New Workshop! Lighting 3 | Advanced Off Camera Flash

Tips & Tricks

We Shot These Portraits In A Hotel Conference Room – Here’s How!

By Shivani Reddy on June 28th 2017

When options run out and your location is less than desirable, such as a boring conference room with bad lighting, simple light modification and quick post-production can make a world of difference – that’s where we step in.

We paired up with ShootDotEdit to create an OCF lighting guide specifically for Wedding Photographers which includes the tutorial we will be covering today. Download it for free and unlock 11 more amazing lighting techniques to help you throughout the wedding day.


Here are some tips for transforming a bad scene with a simple lighting setup you can setup anywhere:


Even in the most unappealing backgrounds, there are sometimes qualities worth preserving, such as an interesting texture or wood grain. While adjusting your ambient exposure, consider how much of the original background you wish to reveal in the image and adjust accordingly.

2. USE Modifiers to CONTROL FLASH SPILL & Color

After you have established your ambient exposure, it is important to carefully control the light that you add back into the scene. The existing light in the scene from the overhead lights in the conference room are Tungsten so we used a CTO Maggel to match the color. Using a grid or snoot on a pocket strobe will allow you to avoid light spill and instead add light only where you need it. We love the MagGrid for a quick pop-on solution.


Start with one light and adjust from there. We recommend directing the light top down for a natural look, as opposed to bottom-up lighting that more closely resembles campfire lighting, which can cast unflattering shadows on your subjects’ faces.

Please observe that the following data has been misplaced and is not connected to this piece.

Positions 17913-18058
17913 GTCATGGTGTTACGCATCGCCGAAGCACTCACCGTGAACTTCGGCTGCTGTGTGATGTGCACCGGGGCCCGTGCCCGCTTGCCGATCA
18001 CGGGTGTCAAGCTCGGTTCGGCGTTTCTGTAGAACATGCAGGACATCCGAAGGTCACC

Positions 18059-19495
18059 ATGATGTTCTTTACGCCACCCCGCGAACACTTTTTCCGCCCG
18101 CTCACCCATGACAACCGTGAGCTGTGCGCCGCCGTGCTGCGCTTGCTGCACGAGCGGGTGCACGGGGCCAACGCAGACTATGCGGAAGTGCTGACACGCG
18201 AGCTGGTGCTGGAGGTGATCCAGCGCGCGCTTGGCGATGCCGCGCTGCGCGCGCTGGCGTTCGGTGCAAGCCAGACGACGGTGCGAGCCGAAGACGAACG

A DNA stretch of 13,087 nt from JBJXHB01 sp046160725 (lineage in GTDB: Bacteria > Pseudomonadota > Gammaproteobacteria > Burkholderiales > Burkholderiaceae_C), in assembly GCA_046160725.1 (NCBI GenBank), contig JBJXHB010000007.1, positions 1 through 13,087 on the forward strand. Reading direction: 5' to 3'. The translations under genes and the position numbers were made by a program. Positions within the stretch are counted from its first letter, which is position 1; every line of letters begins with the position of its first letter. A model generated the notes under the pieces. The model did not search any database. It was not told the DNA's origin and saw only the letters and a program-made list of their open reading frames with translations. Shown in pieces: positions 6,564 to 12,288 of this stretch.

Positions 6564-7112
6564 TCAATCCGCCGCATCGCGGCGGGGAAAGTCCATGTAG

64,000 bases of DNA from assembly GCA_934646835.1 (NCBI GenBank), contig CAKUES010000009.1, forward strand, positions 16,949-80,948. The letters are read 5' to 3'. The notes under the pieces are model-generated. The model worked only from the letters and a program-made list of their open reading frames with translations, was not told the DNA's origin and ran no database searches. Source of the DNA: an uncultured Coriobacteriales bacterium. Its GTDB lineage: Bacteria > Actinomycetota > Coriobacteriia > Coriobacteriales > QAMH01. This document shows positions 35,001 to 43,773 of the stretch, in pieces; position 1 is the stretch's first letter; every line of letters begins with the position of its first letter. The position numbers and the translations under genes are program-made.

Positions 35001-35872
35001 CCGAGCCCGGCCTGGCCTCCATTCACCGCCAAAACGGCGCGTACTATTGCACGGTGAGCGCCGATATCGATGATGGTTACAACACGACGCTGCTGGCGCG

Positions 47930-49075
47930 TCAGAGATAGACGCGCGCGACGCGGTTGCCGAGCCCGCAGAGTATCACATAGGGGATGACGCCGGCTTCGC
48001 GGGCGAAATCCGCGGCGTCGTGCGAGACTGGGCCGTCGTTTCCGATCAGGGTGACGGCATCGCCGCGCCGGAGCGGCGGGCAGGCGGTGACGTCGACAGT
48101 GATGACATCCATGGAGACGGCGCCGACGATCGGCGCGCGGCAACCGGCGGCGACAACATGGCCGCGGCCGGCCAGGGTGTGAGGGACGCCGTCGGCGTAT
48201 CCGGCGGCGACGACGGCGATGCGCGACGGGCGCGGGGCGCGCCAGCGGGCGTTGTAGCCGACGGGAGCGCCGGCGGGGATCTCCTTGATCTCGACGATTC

Modify your main light to get to your desired quality of light, whether that be diffused or specular, soft or hard. If you find that the edge of the light is too sharp, for example, use a scrim to soften the edges. Remember, the larger the light source, the softer the light fall-off. Place your scrim further from the light source to increase the size of the light. Hold the scrim closer for the reverse effect.



If necessary, or depending on the look you want, consider using a second light to add a little kick of light to the edge of your subject. This second light, or in this case a rim light, should further define your subjects’ features and separate them from the background.


See the behind-the-scenes video of how we created this shot here!

As is true with the main light, be sure to modify the rim light as needed to complete the setup and achieve the look you are after.


Adjust images to taste in Photoshop, adding contrast, adjusting white balance, as well as dodging and burning to accentuate features or draw focus. The amount of editing for each photo depends largely on the genre in which the image exists. For fashion and beauty portraits, for example, the “acceptable” limits of retouching generally go beyond what would be deemed acceptable for regular client portraits. See exactly how we finished off this image in Photoshop.

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Shivani wants to live in a world where laughter is the cure to pretty much everything. Since she can’t claim “Serial Bingewatcher” as an occupation, she’ll settle for wedding/portrait photographer at Lin and Jirsa & marketing coordinator here at SLR Lounge. For those rare moments when you won’t find a camera in her hand, she will be dancing, eating a donut, or most likely watching Seinfeld.

Follow her on Instagram: @shivalry_inc

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